Gneiting & Raftery, 2007 proposed the approach of using a score for evaluation of the fitness of one distributon to another. The point is the optimization of the score. The maximum (minimum) score is achieved when both distributions are the same.

## f-divergences

Addressed by Ali & Silvey, 1966 for the first time. P and Q distributions are required in the form of density function. f-divrgences are a generalization of the Kullback-Leiber Divergence. An expectation of the distribution Q is multiplied by a convex function of the likelihood ratio between P and Q. Generally is not directly applicable because normally we don’t have the distribution of data.

In Nguyen, 2010, Reid & Williamson, 2011 and in Goodfellow et al., 2014 methods where developed for using f-divergences in problems where P is is distribution form and Q in expectation form and finally where both distributions are in expectation form. This allowed the usage of such metrics in problems where only samples of both distributions are available.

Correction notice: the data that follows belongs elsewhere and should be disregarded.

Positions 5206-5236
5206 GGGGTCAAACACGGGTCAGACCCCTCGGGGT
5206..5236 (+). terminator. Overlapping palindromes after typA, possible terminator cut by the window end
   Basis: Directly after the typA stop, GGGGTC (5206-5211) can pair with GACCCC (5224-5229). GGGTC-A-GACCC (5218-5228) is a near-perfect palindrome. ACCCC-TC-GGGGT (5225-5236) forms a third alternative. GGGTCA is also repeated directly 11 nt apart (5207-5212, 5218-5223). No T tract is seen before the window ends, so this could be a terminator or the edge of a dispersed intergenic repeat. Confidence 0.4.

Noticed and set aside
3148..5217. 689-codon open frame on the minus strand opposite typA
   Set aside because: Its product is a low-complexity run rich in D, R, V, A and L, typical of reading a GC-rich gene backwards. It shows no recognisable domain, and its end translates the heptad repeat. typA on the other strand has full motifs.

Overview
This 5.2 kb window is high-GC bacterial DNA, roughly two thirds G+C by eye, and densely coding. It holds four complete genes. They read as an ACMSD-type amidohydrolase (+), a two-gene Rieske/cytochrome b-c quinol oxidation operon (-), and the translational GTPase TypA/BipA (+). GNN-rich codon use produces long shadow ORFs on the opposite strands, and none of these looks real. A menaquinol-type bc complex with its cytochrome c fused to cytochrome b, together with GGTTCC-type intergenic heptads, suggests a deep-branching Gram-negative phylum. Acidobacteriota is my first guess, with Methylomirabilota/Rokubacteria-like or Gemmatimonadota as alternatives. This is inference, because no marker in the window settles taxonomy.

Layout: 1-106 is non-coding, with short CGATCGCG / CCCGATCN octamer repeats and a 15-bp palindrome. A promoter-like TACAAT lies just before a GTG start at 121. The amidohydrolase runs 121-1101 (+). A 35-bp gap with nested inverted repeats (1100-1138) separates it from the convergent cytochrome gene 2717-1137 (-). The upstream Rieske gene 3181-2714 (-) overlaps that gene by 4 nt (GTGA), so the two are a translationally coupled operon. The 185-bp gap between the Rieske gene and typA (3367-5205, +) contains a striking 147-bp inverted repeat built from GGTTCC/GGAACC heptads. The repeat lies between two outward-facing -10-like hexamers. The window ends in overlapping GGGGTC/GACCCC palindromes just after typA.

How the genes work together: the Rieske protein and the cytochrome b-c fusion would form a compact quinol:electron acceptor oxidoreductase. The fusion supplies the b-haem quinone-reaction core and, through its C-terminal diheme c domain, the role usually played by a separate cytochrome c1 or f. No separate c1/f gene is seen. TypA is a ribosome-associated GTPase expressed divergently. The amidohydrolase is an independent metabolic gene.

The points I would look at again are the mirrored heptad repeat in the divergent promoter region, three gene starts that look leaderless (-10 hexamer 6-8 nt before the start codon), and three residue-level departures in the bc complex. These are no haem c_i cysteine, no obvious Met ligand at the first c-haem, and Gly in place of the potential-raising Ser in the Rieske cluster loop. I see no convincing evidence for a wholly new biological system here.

## Generative Adversarial Networks (GANs)

A neural network parametrized model $P_{\theta}$ called generator and another neural network $D_{\omega}$ called discriminator are trained jointly using the next loss function:

The discriminator parameters $\omega$ are changed for maximizing the probability of discrimination between the samples coming from the two distributions. Generator is trained for minimazing the probability of discrimination of its samples from the ones coming from the true distribution.

Goodfellow proved that optimizing GAN using such cost function is the same as minimizing the Jensen-Shanon divergence, that is one type of f-divergence.

We will try to generalize the objective function given above to be used with any type of f-divergence.

# f-divergences

In probability theory, an ƒ-divergence is a function $D_f (P \mid \mid Q)$ that measures the difference between two probability distributions P and Q.

It helps the intuition to think of the divergence as an average, weighted by the function f, of the odds ratio given by P and Q.

## Definition

where $f$ is a convex, so called generator function accomplishing the condition that $f(1) = 0$.